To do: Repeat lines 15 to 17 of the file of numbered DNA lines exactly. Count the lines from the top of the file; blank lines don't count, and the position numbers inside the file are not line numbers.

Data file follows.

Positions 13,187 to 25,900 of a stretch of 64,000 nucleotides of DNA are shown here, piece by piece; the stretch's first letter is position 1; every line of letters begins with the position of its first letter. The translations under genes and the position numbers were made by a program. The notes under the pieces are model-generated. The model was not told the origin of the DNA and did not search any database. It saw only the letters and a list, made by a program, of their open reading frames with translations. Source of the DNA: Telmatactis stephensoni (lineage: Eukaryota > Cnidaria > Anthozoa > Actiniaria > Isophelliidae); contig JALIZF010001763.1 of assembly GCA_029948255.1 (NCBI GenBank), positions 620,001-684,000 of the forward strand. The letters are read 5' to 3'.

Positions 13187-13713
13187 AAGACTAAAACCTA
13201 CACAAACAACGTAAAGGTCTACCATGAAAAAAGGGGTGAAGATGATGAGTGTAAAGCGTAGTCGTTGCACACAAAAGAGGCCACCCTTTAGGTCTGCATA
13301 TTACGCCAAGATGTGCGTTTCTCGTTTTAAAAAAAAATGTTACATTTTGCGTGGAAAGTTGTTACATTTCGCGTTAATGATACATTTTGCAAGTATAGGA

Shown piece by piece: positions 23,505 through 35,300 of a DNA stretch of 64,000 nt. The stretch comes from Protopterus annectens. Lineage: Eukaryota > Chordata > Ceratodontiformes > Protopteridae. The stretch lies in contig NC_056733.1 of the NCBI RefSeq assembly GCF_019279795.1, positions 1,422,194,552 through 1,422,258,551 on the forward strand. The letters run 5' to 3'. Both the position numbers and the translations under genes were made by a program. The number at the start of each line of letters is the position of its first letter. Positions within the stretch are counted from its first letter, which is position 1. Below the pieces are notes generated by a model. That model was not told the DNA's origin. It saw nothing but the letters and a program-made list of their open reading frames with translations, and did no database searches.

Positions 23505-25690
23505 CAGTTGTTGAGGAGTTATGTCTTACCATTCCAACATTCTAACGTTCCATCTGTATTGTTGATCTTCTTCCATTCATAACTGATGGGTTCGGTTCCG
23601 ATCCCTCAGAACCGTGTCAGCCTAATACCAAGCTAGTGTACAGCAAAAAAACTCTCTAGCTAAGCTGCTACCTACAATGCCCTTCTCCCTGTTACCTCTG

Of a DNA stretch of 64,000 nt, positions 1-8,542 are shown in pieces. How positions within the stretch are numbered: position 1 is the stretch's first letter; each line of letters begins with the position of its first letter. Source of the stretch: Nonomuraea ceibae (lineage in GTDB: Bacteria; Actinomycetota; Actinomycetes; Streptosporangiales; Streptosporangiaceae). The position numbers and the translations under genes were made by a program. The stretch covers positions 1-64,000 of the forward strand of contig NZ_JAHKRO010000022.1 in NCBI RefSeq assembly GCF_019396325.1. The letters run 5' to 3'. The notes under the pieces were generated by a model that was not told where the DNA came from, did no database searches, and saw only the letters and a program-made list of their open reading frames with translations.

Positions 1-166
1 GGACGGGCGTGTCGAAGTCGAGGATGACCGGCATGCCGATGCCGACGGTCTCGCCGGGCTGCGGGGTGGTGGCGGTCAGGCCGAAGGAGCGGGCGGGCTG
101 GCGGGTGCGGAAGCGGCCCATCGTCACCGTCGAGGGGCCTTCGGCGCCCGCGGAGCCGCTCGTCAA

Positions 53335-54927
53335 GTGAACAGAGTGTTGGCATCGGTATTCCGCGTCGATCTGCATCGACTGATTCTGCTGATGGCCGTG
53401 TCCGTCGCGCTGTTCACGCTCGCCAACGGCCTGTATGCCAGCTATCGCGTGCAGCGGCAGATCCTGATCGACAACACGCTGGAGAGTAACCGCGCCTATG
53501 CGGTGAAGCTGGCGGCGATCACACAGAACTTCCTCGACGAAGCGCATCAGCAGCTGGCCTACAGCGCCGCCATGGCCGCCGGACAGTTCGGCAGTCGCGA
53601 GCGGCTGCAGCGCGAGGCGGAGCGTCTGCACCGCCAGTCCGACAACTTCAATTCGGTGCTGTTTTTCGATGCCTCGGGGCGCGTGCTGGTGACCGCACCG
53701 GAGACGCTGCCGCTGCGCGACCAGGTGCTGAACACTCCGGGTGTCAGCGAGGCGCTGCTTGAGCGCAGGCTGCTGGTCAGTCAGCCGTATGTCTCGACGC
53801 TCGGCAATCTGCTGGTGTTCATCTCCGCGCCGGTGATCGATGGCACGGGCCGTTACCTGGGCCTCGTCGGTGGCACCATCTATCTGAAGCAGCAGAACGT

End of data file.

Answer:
53335 GTGAACAGAGTGTTGGCATCGGTATTCCGCGTCGATCTGCATCGACTGATTCTGCTGATGGCCGTG
53401 TCCGTCGCGCTGTTCACGCTCGCCAACGGCCTGTATGCCAGCTATCGCGTGCAGCGGCAGATCCTGATCGACAACACGCTGGAGAGTAACCGCGCCTATG
53501 CGGTGAAGCTGGCGGCGATCACACAGAACTTCCTCGACGAAGCGCATCAGCAGCTGGCCTACAGCGCCGCCATGGCCGCCGGACAGTTCGGCAGTCGCGA